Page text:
Amaretto Liqueur History

Understanding the Italian Treasure

Amaretto in a glass
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It may seem hard to believe, but the importation of amaretto liqueur to the United States did not occur until the 1960's. The almond-flavored cordial quickly became a hit in cocktails and food preparation. By the 1980's, it was second in sales only to Kahlua. It's popular on its own, especially as a dessert drink but it also works as a great mixer. Many people have been known to add it to their coffee. While it's known that the drink was made in Italy pinning down its exact origin story can be tricky. Two different families claim responsibility for the cordial with both having equally interesting stories to back up their claim. Before trying one of the many ways to drink it, including in amaretto cocktails, learn a little bit more about it.

illustration detailing the origins of amaretto
Illustration: Theresa Chiechi. © The Spruce, 2019

What is Amaretto?

Amaretto is a liqueur with an almond flavor, but surprisingly, it may or may not contain almonds. The standard base of the liqueur is primarily made from either apricot pits or almonds or both. The drink like many other alcohols may contain any number of added spices and flavorings. The original version was made in Saronno, Italy. Amaretto is Italian for "a little bitter."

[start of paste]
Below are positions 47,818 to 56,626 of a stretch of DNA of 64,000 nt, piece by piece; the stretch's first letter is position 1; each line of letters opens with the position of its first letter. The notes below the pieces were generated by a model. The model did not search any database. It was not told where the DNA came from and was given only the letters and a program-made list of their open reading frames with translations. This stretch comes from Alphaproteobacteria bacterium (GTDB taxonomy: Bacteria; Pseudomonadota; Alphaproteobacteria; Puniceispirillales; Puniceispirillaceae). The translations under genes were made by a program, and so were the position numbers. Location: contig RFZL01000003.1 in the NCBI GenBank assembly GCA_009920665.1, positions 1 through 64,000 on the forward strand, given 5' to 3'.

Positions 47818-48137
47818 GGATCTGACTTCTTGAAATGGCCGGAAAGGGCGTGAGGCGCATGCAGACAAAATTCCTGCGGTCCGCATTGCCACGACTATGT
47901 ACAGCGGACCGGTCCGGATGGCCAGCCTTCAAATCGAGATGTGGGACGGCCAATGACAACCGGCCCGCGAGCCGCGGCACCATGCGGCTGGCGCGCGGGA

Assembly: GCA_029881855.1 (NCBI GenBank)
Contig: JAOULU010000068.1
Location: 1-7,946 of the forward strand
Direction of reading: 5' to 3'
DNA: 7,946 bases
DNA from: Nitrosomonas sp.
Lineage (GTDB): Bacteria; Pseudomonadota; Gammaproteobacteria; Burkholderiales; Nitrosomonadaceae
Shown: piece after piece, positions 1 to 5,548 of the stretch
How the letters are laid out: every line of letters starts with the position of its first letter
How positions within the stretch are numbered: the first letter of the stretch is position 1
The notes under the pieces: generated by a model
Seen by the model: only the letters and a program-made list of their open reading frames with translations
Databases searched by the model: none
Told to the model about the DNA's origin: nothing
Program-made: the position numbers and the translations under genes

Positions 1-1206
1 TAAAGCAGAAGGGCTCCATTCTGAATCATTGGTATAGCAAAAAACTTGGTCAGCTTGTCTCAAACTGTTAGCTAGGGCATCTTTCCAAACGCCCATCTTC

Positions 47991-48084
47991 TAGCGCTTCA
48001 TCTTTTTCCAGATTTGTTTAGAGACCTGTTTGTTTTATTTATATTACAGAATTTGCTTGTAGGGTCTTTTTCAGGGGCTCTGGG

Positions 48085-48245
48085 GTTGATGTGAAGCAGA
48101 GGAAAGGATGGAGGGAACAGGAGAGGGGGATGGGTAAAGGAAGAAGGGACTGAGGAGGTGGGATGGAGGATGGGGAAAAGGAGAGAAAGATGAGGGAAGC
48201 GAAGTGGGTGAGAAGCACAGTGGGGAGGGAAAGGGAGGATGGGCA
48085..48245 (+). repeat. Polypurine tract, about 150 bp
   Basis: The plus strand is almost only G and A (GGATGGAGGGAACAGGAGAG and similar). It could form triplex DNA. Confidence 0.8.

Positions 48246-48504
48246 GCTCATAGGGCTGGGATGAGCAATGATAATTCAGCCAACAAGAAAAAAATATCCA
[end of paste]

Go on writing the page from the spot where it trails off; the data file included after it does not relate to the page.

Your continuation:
Amaretto History

The Lazzaroni family of Saronno, Italy, claims the title as the inventors of amaretto. They invented the Lazzaroni amaretto cookies around 1786 for the King of the region. Then in 1851, they created the Amaretto Liqueur, which consisted of an infusion of their cookies with a little caramel for color.
Another legend from the Reina family (who formerly worked for the Lazzaroni family) tells of amaretto being created by a widow who posed for Renaissance painter Bernardino Luini in 1525. The widow fell in love with the painter and made her amaretto potion for him. Her original recipe has purportedly been handed down from generation to generation without change and is currently marketed as Disaronno® Originale Liqueur.

Uncommon Cooking Uses for Amaretto

While amaretto cookies are probably the most famous dish made with this cordial it's actually got many uses in the kitchen. If you enjoy it's bitter slightly nutty flavor amaretto can actually make a great addition to many dishes that you wouldn't necessarily expect. You can add it to pancake batter to make the flavors richer. While many people like to pair amaretto with dessert you can also use it in many desserts as well! It makes a wonderful addition to ice cream and is a common ingredient found in tiramisu cakes. Pouring just a little in your whip cream will give any side a nice rich nutty flavor. Some chefs will use it to add a touch of an almond kick to savory meats like poultry and fish. For those who love the flavor but can't have the alcohol, amaretto aroma makes for a wonderful booze free substitution.